Public trust in business falls dramatically

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Corporate tax avoidance remained the top public concern about business behaviour in 2016

The British public’s opinion of business behaviour has worsened dramatically, according to a survey from the Institute of Business Ethics (IBE).

Faith in business behaviour is down 11 percentage points in 2016 compared with 2015. This means it is back to 2012 levels and just a percentage point higher than when the survey began in 2003, with less than half (48%) believing that business behaves ethically.

Corporate tax avoidance remained the top public concern about business behaviour, chosen as the area of most concern by 43%. Over a quarter (28%) were most worried by executive pay, and a further quarter (26%) cited exploitative labour.

Philippa Foster Back, IBE’s director, warned businesses to take note. “This result should serve as a wake-up call to British business that it must do more to restore public trust,” she said. “The fact that the number of those who are concerned about corporate tax avoidance has increased and remains the top public concern is an example where business is not doing enough to address ethical issues.”

Protection of customer data and data privacy become a top five issue of concern for the first time, with 16% citing this as a problem. Foster Back explained that consumers were becoming more aware of risks.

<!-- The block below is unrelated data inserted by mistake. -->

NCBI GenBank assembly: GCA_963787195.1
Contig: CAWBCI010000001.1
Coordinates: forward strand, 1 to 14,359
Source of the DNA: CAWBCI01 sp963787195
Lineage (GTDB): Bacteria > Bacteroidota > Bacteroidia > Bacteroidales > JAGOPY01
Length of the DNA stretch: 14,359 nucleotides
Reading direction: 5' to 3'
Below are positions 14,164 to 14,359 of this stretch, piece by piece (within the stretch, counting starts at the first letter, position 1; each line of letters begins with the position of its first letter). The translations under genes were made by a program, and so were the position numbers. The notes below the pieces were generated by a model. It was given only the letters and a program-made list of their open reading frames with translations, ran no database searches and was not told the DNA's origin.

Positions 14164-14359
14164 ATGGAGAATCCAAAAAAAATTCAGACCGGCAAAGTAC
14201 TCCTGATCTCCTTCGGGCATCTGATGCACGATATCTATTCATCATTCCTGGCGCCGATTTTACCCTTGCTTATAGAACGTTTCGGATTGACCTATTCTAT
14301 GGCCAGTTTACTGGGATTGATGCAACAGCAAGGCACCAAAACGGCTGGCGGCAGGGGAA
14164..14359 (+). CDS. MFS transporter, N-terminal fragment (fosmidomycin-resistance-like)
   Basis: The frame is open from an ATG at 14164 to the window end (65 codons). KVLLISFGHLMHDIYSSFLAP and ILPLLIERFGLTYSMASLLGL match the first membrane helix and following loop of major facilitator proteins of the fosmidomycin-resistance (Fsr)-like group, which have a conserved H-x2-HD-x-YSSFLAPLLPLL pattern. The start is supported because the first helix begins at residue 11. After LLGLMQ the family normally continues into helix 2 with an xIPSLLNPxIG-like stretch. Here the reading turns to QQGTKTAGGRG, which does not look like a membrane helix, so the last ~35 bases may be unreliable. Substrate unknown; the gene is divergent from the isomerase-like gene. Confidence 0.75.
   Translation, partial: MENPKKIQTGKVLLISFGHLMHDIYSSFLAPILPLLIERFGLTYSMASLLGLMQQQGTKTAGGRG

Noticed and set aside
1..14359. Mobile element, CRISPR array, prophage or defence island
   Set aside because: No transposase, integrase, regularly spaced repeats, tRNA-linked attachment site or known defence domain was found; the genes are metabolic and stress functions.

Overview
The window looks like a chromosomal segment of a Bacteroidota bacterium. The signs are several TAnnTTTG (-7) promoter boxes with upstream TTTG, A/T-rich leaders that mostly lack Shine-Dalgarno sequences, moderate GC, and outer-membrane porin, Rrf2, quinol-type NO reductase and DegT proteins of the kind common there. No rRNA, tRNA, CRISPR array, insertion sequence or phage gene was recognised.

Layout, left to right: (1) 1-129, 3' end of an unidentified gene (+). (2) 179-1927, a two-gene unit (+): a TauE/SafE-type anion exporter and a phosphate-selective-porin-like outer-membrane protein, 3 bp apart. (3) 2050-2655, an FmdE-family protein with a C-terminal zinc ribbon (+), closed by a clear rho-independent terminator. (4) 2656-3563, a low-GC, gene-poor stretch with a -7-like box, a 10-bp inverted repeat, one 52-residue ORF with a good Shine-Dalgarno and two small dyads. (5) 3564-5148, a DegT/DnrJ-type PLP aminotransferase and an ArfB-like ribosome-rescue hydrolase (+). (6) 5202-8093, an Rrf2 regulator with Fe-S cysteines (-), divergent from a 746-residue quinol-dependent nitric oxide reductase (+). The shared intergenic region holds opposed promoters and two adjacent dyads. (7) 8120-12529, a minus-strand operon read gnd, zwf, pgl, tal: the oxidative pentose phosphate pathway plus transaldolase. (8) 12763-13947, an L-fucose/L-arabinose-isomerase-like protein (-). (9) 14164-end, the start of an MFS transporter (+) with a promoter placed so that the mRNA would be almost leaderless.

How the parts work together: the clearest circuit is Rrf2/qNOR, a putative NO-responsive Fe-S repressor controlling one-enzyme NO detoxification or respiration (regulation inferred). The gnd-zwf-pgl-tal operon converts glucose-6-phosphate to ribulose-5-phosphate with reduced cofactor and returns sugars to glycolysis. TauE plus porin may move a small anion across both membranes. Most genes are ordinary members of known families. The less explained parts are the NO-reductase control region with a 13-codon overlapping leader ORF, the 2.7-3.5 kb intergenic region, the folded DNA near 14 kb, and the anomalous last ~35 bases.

“Addicted as we are to our smartphones and social media, consumers are becoming more aware of how vulnerable their personal data is, and are looking to business to protect and reassure them,” she said. “Business needs to address this as a matter of urgency, as we see this as being potentially the biggest threat to corporate reputation in the coming years.”

Kate Griffiths-Lambeth, group director of HR for investment management company Charles Stanley, said ethical behaviour should be “a given”.

“In the modern environment, especially in financial services, ethical behaviour is crucial,” she told HR magazine. “It seems a shame that as a sector we now have to be monitored and measured, by regulators and legislation, when ethical behaviour should be a given, as it is here at Charles Stanley. But, as the report shows, the public has lost its faith and trust in British business and the men (and few women) at the top.”

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